All week, Pam had looked forward to Sunday. To be honest, it had been months. Months since her exam results had come out and she had had to pretend to not see the disappointment on her father’s face every time he looked at her, before he could catch himself and hide it. She had not attained the minimum grade to go to the university. Not even a technical institution for a vocational course. Nothing. All those years of schooling, the fees her father had paid through the nose term after term. Every time she was sent home for unpaid fees, he sacrificed a little more each day to put away enough to send her back. This education thing, they said it was the key to a brighter future. He believed them. They said one should educate girls as well as boys. So he gave a deaf ear to all marriage proposals for his daughters and took them all to school.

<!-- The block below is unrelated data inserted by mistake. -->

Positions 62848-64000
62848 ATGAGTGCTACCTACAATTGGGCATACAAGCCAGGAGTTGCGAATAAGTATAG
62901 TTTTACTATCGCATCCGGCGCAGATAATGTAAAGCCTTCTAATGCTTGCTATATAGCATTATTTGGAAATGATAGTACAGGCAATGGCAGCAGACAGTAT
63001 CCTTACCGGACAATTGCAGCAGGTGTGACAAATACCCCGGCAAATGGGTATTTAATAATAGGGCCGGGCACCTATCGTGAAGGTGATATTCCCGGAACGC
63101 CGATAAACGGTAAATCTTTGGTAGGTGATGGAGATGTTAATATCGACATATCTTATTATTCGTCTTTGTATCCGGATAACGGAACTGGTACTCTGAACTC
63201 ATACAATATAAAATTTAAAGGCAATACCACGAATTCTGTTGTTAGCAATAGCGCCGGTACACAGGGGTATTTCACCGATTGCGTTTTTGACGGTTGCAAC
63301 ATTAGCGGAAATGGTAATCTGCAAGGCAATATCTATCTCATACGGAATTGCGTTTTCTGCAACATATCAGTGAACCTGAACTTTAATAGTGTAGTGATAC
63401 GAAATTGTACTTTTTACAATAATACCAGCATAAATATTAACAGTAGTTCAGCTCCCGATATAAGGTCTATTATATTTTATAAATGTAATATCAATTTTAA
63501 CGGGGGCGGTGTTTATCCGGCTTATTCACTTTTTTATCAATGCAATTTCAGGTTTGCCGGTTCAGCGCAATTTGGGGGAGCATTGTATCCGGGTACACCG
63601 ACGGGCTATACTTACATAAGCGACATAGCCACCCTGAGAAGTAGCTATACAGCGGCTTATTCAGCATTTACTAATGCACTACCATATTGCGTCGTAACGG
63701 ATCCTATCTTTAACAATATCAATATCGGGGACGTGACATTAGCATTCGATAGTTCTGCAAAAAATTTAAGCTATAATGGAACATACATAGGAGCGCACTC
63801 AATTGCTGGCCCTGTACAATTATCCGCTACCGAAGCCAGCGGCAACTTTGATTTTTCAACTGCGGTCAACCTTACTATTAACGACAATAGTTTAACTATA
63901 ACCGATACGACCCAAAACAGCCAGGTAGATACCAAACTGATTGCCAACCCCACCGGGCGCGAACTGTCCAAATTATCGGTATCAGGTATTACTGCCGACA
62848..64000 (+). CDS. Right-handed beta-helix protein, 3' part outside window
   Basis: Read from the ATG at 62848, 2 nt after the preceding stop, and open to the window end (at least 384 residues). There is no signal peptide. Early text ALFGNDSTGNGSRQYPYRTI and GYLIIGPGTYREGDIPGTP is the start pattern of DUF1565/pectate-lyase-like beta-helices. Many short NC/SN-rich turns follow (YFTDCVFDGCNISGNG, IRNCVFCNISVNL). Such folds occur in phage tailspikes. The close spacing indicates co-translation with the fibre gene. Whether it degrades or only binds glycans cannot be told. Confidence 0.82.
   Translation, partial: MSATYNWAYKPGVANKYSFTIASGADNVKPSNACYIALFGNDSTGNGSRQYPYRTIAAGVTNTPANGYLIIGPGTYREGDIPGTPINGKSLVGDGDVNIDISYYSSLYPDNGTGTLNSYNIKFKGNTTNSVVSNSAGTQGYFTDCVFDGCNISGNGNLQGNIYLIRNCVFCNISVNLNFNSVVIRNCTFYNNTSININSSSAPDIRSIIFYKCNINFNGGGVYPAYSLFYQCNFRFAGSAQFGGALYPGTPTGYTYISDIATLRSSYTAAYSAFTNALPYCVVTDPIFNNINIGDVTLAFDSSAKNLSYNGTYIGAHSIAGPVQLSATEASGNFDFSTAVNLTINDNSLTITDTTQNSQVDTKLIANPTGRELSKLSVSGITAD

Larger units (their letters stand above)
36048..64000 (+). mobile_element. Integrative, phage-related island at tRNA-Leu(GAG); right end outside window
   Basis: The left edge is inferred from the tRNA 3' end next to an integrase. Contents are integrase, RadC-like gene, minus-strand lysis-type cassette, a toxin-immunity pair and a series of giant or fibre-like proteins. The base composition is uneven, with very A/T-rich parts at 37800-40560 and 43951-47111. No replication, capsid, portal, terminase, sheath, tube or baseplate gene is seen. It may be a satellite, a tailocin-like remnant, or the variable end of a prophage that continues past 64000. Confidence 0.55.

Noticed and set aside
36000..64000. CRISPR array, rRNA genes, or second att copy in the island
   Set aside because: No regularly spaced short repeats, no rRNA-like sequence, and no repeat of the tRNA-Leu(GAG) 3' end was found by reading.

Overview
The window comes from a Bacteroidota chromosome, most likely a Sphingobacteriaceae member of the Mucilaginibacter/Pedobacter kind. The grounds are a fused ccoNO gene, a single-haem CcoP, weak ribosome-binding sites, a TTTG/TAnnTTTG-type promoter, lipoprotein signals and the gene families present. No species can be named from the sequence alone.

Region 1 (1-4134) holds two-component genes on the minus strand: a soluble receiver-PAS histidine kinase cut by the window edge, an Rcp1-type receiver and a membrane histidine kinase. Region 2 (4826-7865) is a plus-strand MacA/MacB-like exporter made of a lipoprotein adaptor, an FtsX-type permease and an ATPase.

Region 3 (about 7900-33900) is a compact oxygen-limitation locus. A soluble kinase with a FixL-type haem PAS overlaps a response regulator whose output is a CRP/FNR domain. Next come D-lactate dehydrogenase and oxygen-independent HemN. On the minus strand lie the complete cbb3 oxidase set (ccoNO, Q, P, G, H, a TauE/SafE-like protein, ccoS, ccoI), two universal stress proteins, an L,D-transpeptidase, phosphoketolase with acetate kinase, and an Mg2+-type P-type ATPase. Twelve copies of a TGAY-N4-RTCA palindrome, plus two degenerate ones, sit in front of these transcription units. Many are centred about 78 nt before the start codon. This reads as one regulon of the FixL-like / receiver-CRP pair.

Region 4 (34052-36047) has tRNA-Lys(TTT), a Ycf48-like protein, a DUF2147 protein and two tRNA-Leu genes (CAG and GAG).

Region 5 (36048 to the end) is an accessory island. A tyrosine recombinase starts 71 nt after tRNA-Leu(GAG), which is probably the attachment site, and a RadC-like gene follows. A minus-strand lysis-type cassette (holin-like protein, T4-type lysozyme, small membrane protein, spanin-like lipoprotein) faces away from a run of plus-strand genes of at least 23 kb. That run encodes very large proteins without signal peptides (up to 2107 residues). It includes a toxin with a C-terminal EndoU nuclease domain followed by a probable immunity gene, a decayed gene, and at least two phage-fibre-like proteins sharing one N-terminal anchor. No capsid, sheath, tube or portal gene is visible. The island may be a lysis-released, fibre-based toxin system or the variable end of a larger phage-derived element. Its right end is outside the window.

I recently received a request to be a speaker at an event that the Web Foundation, the Center for Global Development and Future Advocacy were hosting to discuss the implications of their recent work on the economic, social and political impacts of artificial intelligence in low/middle income countries. I wasn’t able to attend the event, held in London, in person but joined in via video conference and this was my little contribution: AI in low/middle income countries, the East African experience.
I am in a rush…
I’ve waited till the last minute, which seems to be my forte, to get to converting money.
Saturday afternoon. My cousin picks me up, he is heading to Westlands, has some afternoon plans I have planned to piggy-back on. We go via the Chiromo route and head to Westlands, cutting across Waiyaki Way at Kempinski. That back route to Westie which back in the day, pre-Kidero closing the roundabout at The Mall, you only ever saw when you were in a jav that was trying to evade traffic.